Council is responsible for the management of local air quality issues and has the power to take action under the Protection of the Environment Operations (POEO) Act 1997 in accordance with the Protection of the Environment (Clean Air) Regulation 2010. In response to community concerns over local air quality issues Council has introduced a Clean Air Procedure to help reduce the impact of wood smoke on human health and the environment whilst still recognizing the need for a sensible approach to bushfire management . The procedure applies to all parts of the Shire and operates all year round and requires everyone to have approval from Council to burn vegetation. Various other approvals may be required before you can light that fire. An approval will list conditions that seek to minimise adverse impacts and there are significant penalties for failing to obtain these approvals or comply with their conditions.
Note: If you plan to mechanically clear native vegetation and burn it in a pile, then you may also need to obtain an environmental approval for the clearing. Please check with Council’s Planning Services by calling 02 6499 2222.
Under Council’s Clean Air Procedure, all residents within the Bega Valley Shire need Council’s approval to burn vegetation on their land. If you are proposing to burn vegetation more than 75 metres from a neighbouring habitable building such as a residence, Council has issued you with a general approval and provided you burn vegetation in accordance with the conditions attached to Appendix 1 of the Clean Air Procedure you don’t need Council’s written approval. For all other residents the written environmental approval is required and you must make written application to Council for approval.
If people wish to burn vegetation in a residential area they will need to apply to Council for approval through Council’s written application form. An application must be made 21 days prior to the proposed date of burning.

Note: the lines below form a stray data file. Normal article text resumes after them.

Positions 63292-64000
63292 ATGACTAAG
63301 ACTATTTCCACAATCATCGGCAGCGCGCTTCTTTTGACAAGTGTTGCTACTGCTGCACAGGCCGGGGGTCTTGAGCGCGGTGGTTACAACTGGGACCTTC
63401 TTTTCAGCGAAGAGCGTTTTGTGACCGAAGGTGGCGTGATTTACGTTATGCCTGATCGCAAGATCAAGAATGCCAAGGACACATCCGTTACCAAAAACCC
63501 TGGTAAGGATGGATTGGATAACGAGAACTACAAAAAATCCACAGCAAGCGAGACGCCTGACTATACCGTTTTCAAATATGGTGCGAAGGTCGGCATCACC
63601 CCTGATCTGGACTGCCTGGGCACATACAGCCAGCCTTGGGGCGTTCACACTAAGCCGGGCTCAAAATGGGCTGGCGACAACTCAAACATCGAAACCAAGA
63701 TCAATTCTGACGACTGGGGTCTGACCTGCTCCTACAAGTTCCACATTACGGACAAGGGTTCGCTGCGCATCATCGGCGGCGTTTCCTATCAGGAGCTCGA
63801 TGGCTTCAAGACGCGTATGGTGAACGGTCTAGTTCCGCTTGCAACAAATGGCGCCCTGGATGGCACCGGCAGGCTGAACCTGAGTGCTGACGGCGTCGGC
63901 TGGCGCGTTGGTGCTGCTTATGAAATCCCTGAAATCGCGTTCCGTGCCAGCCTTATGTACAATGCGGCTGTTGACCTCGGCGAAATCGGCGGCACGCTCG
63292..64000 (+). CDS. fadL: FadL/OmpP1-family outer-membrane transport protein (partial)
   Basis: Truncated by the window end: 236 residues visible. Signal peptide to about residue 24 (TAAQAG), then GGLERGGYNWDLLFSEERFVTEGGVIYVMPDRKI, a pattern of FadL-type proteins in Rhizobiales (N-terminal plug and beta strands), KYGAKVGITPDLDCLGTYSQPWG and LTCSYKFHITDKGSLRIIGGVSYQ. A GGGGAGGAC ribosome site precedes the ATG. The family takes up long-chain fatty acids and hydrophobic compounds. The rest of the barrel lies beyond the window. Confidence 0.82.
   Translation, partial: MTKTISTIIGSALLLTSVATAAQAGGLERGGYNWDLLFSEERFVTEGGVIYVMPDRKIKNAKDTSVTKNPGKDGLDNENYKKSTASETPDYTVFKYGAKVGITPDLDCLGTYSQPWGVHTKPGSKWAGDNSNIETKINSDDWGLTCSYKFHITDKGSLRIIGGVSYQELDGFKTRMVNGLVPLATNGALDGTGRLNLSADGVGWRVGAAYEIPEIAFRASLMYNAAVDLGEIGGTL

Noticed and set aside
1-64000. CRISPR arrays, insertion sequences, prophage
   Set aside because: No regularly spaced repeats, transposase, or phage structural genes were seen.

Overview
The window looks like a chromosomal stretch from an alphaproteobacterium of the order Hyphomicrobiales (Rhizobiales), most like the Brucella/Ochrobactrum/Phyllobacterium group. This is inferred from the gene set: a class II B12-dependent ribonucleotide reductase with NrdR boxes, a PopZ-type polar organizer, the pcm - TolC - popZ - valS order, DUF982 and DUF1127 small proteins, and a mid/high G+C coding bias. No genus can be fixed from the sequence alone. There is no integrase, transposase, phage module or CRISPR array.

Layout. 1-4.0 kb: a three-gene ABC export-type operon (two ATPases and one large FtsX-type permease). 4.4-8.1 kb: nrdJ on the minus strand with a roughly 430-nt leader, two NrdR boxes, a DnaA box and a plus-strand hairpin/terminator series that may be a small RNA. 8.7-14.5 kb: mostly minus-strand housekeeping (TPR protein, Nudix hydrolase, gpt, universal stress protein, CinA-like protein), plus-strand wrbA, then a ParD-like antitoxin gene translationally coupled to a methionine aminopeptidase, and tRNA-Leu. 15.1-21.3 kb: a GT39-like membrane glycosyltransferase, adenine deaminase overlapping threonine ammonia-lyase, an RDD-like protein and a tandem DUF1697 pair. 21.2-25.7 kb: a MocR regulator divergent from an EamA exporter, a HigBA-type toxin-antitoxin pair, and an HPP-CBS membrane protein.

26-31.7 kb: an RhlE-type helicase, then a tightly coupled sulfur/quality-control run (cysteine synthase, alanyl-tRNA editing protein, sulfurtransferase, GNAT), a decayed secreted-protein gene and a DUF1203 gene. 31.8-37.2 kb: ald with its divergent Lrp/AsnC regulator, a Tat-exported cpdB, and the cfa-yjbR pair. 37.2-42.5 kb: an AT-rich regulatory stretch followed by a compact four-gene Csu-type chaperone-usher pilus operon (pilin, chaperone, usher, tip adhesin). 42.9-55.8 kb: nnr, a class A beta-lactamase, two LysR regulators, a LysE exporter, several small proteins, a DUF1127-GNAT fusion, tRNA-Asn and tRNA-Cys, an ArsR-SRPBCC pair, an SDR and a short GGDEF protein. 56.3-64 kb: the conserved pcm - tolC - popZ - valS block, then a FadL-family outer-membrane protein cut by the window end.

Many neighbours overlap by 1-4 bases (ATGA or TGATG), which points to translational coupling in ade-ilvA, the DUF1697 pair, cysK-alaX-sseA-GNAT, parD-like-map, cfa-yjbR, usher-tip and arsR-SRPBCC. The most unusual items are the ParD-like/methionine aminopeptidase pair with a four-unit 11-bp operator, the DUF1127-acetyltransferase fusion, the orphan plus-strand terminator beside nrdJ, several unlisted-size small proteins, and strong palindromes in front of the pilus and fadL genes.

Council officers will assess the application in accordance with the POEO (Clean Air) Regulation 2010, taking the following matters into consideration:
Once all this is considered Council will advise the applicant in writing if they are permitted to burn.
It should be noted that generally in residential areas other methods of disposing of vegetation are available therefore burning will only be permitted as a last resort.
An approval from Council to burn does not negate the requirement to apply for an open air burning permit from your local Fire Service during the Bush Fire Danger period. Contact your local NSW RFS Fire Control Centre if you live in a rural fire district, or Fire & Rescue NSW Station if you live in a fire district to obtain a fire permit
A person who burns vegetation in the open must do so by such practicable means as are necessary to prevent or minimise air pollution. Methods in preventing or minimising air pollution may include the following:
(a) taking into account the potential for smoke impacting on any person having regard to:
(i) wind direction,
(ii) weather conditions,
(iii) the length of time that the material being burnt is likely to burn,
(b) taking reasonable measures to ensure that the material being burnt is not wet,
(c) burning only material that is suitable for disposal by burning, having regard to possible effects on human health and the environment.
It is a legislative requirement to provide a minimum of 24 hours' notice (unless specified otherwise in your Fire Permit) to your local fire authority (Rural Fire Service or Fire & Rescue NSW), and all adjoining landowners or occupiers before undertaking any burning of vegetation.
Before you light that fire, make sure you have:
Under the POEO Clean Air Regulation there is a maximum penalty fine exceeding $ 5,500 for an individual and exceeding $11,000 for a corporation for breaches of the regulation.